Psychiatry News and Blog
Treatment For Mental Illness
In India only one in 20 people get treated for mood disorders, anxiety and addictions as was published in a study of almost 25 000 by the Indian Journal of Psychiatry. This study tracked the wide spread and treatment of anxiety, substance abuse and also mood disorders in 24,371 people who were aged above 18 years across 11 sites in India. This study was completed by mental experts who are from some of the major hospitals in India that include A11MS Delhi, PGIMER Chandigarh, AFMS Pune, JIPMER Puducherry, and NIMHANS and Bengaluru, amongst many others.
This study showed that although 5.52% of the persons who were surveyed that had common mental disorders; 3.41% had anxiety disorders; 1.44% had mood disorders and the remaining 1.18% had substance disorders. The study further showed that only 5.09% of the surveyed people had actually been treated for either anxiety disorders, mood disorders and or substance abuse. Dr Rajesh Sagar, who is a professor at the department of psychiatry, AIMS said that they always knew of the existence of an enormous treatment gap in so far as it related to mental illness. This study, however, proved that the gap was even bigger that they had expected as they found out that only 5 out of 100 people who are diagnosed with common mental illness actually receive treatment.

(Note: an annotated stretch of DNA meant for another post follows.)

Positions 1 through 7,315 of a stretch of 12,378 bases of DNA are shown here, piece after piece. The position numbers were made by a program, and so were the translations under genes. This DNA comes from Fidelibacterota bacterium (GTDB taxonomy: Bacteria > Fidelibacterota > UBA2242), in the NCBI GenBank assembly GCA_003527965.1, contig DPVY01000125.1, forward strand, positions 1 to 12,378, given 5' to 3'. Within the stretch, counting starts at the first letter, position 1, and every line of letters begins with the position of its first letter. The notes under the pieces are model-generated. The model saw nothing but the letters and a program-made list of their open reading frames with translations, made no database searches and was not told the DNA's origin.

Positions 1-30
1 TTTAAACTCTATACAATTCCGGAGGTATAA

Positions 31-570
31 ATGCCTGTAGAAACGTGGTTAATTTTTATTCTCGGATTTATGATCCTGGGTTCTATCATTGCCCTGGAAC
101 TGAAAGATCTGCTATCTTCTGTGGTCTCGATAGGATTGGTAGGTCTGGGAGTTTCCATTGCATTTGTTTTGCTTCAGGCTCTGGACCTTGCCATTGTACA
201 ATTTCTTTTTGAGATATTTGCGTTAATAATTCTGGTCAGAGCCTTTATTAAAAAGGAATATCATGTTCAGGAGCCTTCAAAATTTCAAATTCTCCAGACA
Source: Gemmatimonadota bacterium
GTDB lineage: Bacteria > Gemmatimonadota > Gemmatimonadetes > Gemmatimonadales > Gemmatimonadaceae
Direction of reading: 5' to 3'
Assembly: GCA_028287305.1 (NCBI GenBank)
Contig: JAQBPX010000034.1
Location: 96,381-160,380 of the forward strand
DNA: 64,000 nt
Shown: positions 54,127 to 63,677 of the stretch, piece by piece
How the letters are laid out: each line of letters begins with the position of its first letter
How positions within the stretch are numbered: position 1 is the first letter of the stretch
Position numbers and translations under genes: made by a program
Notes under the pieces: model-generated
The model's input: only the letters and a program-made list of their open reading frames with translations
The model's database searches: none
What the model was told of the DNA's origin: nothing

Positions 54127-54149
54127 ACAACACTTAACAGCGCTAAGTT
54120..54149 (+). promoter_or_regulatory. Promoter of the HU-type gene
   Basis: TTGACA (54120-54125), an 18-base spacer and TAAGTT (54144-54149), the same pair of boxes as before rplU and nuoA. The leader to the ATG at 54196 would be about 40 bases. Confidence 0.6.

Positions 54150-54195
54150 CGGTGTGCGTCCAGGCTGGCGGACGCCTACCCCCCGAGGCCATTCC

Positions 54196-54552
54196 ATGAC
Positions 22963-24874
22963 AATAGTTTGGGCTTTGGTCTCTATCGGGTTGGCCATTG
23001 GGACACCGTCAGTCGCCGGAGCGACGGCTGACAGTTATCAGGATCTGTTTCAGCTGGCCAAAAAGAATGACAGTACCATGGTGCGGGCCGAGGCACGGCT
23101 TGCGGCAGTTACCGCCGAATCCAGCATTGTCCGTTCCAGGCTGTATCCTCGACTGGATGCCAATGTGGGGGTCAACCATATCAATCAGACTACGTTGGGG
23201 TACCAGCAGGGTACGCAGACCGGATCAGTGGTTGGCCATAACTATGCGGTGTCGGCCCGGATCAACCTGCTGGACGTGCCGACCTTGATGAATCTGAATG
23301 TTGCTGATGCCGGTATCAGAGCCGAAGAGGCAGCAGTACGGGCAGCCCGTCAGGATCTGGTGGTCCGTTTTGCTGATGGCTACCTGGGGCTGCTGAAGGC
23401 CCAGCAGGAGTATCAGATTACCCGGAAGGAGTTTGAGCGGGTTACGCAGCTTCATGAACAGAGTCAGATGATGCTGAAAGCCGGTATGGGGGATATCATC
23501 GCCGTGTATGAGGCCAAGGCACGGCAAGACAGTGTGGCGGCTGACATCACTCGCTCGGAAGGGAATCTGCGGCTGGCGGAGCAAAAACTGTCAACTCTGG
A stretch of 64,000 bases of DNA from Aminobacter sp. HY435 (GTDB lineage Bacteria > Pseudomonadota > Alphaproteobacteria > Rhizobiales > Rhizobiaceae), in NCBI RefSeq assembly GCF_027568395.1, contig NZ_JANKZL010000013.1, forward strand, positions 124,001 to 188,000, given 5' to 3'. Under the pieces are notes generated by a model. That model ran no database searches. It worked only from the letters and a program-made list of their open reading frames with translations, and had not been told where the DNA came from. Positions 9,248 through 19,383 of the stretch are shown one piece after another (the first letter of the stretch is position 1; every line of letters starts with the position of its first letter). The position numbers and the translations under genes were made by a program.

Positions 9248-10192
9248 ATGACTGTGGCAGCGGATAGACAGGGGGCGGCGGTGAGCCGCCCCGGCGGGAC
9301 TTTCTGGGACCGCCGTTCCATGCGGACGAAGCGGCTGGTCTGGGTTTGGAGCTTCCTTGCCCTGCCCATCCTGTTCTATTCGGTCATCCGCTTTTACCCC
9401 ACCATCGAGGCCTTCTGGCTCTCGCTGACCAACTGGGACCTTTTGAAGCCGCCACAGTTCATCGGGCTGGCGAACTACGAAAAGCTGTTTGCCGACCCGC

According to the survey women tend to have a relatively higher wider spread of anxiety and mood disorders as compared to men. It further showed that women are two times more likely than men to be diagnosed with anxiety disorders and they are 1.6 times more likely to have mood disorders. However, according to the survey substance abuse is more common amongst males than is women. Dr Sagar, continued to say that more females were affected with mental disorders but more men sought out treatment. The reasons according to him being that women’s health concerns were not as prioritised as men’s health were.
Another contributing factor to the under treatment of mental disorders is the fact that India does not have enough psychiatrists and clinical psychologists, that are both trained to diagnose and prescribe medication. In total India has about 0.3% psychiatrists who have been trained against the 1% that is actually required and they have 0.7% clinical psychologists against a need for at least 1%. He concluded by indicating that these results were obtained using the most systematically conducted survey on mental disorders, however there was a likelihood that the numbers are much higher.